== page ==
Color Capable Sub-Pixel Resolving Optofluidic Microscope and Its Application to Blood Cell Imaging for Malaria Diagnosis

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    Miniaturization of imaging systems can significantly benefit clinical diagnosis in challenging environments, where access to physicians and good equipment can be limited. Sub-pixel resolving optofluidic microscope (SROFM) offers high-resolution imaging in the form of an on-chip device, with the combination of microfluidics and inexpensive CMOS image sensors. In this work, we report on the implementation of color SROFM prototypes with a demonstrated optical resolution of 0.66 µm at their highest acuity. We applied the prototypes to perform color imaging of red blood cells (RBCs) infected with Plasmodium falciparum, a particularly harmful type of malaria parasites and one of the major causes of death in the developing world

    Counterflow dielectrophoresis for trypanosome enrichment and detection in blood

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    Human African trypanosomiasis or sleeping sickness is a deadly disease endemic in sub-Saharan Africa, caused by single-celled protozoan parasites. Although it has been targeted for elimination by 2020, this will only be realized if diagnosis can be improved to enable identification and treatment of afflicted patients. Existing techniques of detection are restricted by their limited field-applicability, sensitivity and capacity for automation. Microfluidic-based technologies offer the potential for highly sensitive automated devices that could achieve detection at the lowest levels of parasitemia and consequently help in the elimination programme. In this work we implement an electrokinetic technique for the separation of trypanosomes from both mouse and human blood. This technique utilises differences in polarisability between the blood cells and trypanosomes to achieve separation through opposed bi-directional movement (cell counterflow). We combine this enrichment technique with an automated image analysis detection algorithm, negating the need for a human operator

    The auditory evoked-gamma response and its relation with the N1m

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    This study explored the patterns of oscillatory activity that underpin the N1m auditory evoked response. Evoked gamma activity is a small and relatively rarely-reported component of the auditory evoked response, and the objective of this work was to determine how this component relates to the larger and more prolonged changes in lower frequency bands. An event-related beamformer analysis of MEG data from monaural click stimulation was used to reconstruct volumetric images and virtual electrode time series. Group analysis of localisations showed that activity in the gamma band originated from a source that was more medial than those for activity in the theta-to-beta band, and virtual-electrode analysis showed that the source of the gamma activity could be statistically dissociated from the lower-frequency response. These findings are in accordance with separate functional roles for the activity in each frequency band, and provide evidence that the oscillatory activity that underpins the auditory evoked response may contain important information about the physiological basis of the macroscopic signals recorded by MEG in response to auditory stimulation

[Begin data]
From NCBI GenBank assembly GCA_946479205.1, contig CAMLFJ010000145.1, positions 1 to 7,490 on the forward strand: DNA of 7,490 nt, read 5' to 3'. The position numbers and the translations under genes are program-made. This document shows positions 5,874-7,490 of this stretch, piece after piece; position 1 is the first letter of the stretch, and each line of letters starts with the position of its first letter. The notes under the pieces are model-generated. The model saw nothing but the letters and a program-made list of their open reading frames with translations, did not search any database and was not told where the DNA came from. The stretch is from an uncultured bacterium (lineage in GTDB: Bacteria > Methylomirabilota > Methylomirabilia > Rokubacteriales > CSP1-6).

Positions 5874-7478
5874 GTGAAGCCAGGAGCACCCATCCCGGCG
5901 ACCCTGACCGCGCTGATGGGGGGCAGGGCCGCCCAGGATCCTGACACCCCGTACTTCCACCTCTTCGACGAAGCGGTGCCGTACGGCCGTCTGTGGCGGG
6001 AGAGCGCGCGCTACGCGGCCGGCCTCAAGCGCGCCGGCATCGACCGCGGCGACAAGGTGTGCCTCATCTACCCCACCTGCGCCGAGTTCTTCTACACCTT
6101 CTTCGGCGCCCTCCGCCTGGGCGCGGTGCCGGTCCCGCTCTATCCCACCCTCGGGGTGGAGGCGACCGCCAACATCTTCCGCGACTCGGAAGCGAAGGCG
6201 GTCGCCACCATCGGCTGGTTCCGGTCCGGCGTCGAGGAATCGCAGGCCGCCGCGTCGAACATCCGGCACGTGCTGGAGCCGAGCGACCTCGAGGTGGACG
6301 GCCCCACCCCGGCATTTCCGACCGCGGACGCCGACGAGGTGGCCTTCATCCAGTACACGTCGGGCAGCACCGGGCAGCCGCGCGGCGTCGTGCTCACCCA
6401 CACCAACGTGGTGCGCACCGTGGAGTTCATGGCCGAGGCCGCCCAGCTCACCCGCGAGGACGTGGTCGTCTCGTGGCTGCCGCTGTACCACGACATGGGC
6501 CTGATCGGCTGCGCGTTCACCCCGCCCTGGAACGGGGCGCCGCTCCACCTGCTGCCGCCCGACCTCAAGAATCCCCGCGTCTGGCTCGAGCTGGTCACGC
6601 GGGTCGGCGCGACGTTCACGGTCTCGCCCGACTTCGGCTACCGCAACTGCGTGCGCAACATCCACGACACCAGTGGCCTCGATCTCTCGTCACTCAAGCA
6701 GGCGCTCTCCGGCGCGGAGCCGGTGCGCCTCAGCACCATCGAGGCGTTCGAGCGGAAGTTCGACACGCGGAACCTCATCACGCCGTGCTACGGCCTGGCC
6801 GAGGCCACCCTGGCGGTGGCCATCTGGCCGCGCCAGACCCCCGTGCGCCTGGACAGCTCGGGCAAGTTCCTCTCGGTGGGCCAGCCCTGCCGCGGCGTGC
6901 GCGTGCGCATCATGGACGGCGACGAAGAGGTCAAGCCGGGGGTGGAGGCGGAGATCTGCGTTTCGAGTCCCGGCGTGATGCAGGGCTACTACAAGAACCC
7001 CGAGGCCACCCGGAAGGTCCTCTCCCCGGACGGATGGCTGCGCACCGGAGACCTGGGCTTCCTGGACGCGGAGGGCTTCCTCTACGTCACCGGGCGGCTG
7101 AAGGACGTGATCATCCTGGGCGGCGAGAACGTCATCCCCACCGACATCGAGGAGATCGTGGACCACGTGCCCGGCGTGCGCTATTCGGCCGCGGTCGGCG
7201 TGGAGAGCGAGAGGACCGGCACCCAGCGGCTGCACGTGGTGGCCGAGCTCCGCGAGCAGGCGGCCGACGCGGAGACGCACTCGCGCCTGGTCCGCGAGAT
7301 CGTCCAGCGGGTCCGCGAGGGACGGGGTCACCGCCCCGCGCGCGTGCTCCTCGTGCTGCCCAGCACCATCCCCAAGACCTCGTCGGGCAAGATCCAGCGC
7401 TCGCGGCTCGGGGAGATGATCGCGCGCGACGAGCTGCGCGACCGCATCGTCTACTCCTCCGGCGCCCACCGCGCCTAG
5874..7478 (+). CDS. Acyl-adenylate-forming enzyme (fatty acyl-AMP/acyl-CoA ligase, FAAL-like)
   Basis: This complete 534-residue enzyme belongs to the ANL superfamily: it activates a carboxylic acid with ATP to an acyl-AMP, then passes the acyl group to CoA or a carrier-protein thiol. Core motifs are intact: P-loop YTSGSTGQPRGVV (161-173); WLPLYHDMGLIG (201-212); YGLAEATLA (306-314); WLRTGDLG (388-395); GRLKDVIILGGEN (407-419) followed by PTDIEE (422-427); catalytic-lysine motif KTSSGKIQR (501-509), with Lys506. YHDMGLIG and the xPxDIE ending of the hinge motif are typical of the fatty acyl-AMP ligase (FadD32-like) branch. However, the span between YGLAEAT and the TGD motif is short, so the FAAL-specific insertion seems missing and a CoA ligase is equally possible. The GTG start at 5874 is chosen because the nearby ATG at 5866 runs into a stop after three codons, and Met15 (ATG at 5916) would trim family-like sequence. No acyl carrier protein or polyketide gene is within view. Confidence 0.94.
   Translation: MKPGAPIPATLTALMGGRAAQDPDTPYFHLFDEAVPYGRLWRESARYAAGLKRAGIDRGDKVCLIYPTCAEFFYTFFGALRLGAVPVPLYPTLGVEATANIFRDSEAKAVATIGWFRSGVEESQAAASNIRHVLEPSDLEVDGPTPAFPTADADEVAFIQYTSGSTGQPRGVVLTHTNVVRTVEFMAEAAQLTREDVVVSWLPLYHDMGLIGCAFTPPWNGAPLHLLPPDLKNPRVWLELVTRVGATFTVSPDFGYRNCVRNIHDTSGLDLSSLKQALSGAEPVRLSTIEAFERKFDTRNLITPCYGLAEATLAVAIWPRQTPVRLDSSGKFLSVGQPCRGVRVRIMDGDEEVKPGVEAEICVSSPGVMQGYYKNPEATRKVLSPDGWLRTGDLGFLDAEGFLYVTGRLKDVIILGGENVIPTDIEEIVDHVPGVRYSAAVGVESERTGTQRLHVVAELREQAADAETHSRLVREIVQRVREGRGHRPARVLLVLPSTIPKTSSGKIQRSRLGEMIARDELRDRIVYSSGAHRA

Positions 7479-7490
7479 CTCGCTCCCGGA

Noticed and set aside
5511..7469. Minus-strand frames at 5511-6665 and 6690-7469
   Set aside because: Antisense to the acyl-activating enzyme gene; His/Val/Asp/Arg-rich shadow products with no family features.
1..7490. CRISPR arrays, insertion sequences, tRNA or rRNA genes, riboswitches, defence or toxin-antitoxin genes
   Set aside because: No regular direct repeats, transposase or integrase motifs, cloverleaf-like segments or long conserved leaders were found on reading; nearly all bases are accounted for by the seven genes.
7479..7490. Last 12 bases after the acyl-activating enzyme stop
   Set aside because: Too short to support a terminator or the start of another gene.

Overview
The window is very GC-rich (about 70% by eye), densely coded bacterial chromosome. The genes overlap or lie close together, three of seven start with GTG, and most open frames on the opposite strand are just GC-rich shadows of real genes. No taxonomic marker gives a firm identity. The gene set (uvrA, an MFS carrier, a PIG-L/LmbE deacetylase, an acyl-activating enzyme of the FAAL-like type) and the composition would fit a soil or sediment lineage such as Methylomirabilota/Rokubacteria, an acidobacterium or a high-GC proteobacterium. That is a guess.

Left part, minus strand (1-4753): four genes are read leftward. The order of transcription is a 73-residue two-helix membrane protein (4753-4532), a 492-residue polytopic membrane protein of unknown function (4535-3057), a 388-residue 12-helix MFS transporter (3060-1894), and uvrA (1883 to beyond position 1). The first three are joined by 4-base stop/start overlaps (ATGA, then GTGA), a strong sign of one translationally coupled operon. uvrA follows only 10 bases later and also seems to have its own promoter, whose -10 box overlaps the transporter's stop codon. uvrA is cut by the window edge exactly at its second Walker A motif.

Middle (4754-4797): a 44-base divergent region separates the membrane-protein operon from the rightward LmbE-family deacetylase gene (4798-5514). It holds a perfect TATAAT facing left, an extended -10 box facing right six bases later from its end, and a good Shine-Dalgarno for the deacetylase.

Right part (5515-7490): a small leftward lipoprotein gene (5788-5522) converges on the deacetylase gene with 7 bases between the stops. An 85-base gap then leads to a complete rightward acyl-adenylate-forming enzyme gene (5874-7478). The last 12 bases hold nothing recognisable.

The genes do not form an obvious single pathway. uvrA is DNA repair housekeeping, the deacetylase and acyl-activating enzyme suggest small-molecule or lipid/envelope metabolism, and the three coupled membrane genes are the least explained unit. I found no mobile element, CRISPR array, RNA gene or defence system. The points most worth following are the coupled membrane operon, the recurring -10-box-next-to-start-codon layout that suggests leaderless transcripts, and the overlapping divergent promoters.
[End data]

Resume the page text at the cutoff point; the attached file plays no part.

Energy loss of solar p modes due to the excitation of magnetic sausage tube waves: importance of coupling the upper atmosphere

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    We consider damping and absorption of solar p modes due to their energy loss to magnetic tube waves that can freely carry energy out of the acoustic cavity. The coupling of p modes and sausage tube waves is studied in a model atmosphere composed of a polytropic interior above which lies an isothermal upper atmosphere. The sausage tube waves, excited by p modes, propagate along a magnetic fibril which is assumed to be a vertically aligned, stratified, thin magnetic flux tube. The deficit of p-mode energy is quantified through the damping rate, Γ, and absorption coefficient, α. The variation of Γ and α as a function of frequency and the tube's plasma properties is studied in detail. Previous similar studies have considered only a subphotospheric layer, modeled as a polytrope that has been truncated at the photosphere. Such studies have found that the resulting energy loss by the p modes is very sensitive to the upper boundary condition, which, due to the lack of an upper atmosphere, have been imposed in a somewhat ad hoc manner. The model presented here avoids such problems by using an isothermal layer to model the overlying atmosphere (chromosphere, and, consequently, allows us to analyze the propagation of p-mode-driven sausage waves above the photosphere. In this paper, we restrict our attention to frequencies below the acoustic cut off frequency. We demonstrate the importance of coupling all waves (acoustic, magnetic) in the subsurface solar atmosphere with the overlying atmosphere in order to accurately model the interaction of solar f and p modes with sausage tube waves. In calculating the absorption and damping of p modes, we find that for low frequencies, below ≈3.5 mHz, the isothermal atmosphere, for the two-region model, behaves like a stress-free boundary condition applied at the interface (z = –z 0)